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3 Conflict Patterns That Can Wreck Relationships, From A Couples' Therapist

Elizabeth Earnshaw, LMFT
Licensed Marriage & Family Therapist By Elizabeth Earnshaw, LMFT
Licensed Marriage & Family Therapist
Elizabeth Earnshaw, LMFT, is a Philadelphia-based marriage and family therapist, certified Gottman therapist, and director and therapist at A Better Life Therapy. She received her master's in couples and and family therapy from Thomas Jefferson University.
3 Conflict Patterns That Can Wreck Relationships, From A Couples' Therapist
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Conflict is inevitable in close relationships. It's not realistic to believe you will never face differences with another person. However, the way couples solve conflicts together is varied.

In the ideal, couples are able to trust their partner enough to hear them out and be curious about their position. When partners can do this, they are able to resolve their issue through simply understanding the other person's point of view or through moving toward a compromise together. However, creating this type of conflict style is often a process―described in detail in my book I Want This To Work―that couples need to learn as they move through their relationship, hopefully sooner rather than later.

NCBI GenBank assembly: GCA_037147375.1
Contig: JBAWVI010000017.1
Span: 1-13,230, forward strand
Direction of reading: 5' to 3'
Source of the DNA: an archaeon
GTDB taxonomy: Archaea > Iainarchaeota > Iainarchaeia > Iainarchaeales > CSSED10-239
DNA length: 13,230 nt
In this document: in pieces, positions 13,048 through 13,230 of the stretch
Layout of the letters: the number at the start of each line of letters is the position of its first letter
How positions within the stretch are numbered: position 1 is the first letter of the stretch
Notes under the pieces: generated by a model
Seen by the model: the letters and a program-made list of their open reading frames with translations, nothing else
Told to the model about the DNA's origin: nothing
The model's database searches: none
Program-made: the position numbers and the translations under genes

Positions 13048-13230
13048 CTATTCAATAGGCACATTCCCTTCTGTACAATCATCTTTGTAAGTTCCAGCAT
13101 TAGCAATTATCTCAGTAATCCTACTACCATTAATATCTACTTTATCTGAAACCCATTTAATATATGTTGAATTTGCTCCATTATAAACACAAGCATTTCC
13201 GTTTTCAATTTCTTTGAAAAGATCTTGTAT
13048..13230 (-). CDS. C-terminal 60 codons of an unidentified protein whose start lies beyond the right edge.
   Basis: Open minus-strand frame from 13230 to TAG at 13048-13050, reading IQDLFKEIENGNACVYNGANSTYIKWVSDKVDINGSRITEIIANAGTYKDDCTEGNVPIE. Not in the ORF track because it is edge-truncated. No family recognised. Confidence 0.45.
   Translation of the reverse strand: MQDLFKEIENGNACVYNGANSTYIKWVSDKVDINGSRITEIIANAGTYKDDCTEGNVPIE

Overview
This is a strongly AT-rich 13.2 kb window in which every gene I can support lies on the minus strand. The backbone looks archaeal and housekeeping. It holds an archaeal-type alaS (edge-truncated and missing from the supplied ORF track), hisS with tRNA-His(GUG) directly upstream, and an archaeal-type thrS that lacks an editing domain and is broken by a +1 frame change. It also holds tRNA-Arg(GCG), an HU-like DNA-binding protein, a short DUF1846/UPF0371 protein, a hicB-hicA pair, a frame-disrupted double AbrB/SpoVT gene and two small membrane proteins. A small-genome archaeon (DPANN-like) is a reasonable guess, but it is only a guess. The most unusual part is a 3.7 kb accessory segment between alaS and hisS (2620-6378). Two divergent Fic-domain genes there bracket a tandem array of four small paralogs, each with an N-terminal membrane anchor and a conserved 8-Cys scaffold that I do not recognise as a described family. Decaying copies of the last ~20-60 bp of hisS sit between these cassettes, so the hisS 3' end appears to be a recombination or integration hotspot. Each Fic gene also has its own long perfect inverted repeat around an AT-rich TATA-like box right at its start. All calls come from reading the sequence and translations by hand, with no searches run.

In the interim, many couples enter into conflict patterns that create feelings of frustration and distance. When they are able to identify the pattern and work toward changing it, their relationship can develop a sense of ease and closeness. However, if they can't work through the patterns, they tend to escalate and therefore deteriorate the relationship.

Clinical psychologist and couples' therapist Sue Johnson, Ed.D., has described these conflict patterns as the "Demon Dialogues": a scary-sounding name for very common issues. The good news? Once you recognize the conflict pattern you're stuck in, you can begin to learn the skills needed to change it. 

Here are the three conflict patterns to look out for:

Pattern 1: Find the Bad Guy.

In this pattern, couples manage conflict by finding the "bad guy" whenever they are upset or disagree. They point fingers at each other in an escalating pattern of mutual blame. These types of arguments find no true end; rather, they act as an infinity loop of never-ending criticism until people become exhausted and give up...only to brush the issue under the carpet until it rears its ugly head at some point in the future.

Couples stuck in this conflict pattern feel frustrated that their problems never get solved and over time start to see conversations with each other as pointless.

The blame game might sound like:

  • John: Why did you leave the car window open all night? The inside of the car is soaked!
  • Lee: Well, maybe if you had helped me get the kids out of the car, I wouldn't have forgotten.